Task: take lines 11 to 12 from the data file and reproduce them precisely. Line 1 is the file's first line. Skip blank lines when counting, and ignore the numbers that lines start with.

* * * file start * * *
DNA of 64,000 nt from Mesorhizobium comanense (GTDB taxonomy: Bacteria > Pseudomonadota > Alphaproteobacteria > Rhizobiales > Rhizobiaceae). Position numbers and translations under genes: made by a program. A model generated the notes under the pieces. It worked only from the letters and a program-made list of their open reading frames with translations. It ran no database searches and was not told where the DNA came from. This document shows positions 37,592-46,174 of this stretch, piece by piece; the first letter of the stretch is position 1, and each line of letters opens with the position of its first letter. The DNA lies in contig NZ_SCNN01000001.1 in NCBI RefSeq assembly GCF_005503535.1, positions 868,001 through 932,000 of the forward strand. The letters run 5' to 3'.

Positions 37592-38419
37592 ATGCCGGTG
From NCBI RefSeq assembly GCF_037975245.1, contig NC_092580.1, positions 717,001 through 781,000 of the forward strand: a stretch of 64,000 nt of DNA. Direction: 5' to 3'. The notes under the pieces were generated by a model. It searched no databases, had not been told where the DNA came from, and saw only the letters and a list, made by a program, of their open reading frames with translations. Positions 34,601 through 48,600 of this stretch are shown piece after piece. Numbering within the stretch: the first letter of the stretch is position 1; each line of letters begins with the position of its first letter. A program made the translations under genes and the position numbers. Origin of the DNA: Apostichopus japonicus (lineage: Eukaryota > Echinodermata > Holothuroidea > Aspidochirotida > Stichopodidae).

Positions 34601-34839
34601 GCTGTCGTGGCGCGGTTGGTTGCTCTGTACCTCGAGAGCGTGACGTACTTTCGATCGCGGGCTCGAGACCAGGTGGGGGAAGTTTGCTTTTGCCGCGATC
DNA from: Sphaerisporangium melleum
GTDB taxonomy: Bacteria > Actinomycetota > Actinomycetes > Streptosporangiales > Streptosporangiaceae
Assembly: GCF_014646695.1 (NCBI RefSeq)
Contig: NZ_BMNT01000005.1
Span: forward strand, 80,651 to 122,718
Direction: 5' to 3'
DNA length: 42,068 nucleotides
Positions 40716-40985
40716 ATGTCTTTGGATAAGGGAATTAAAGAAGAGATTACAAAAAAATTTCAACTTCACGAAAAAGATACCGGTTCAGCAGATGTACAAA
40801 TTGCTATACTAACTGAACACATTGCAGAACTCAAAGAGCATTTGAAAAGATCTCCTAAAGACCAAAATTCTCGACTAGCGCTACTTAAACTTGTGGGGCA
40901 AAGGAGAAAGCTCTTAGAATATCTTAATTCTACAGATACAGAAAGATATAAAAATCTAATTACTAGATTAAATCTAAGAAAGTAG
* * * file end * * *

Span: forward strand, 80,651 to 122,718
Direction: 5' to 3'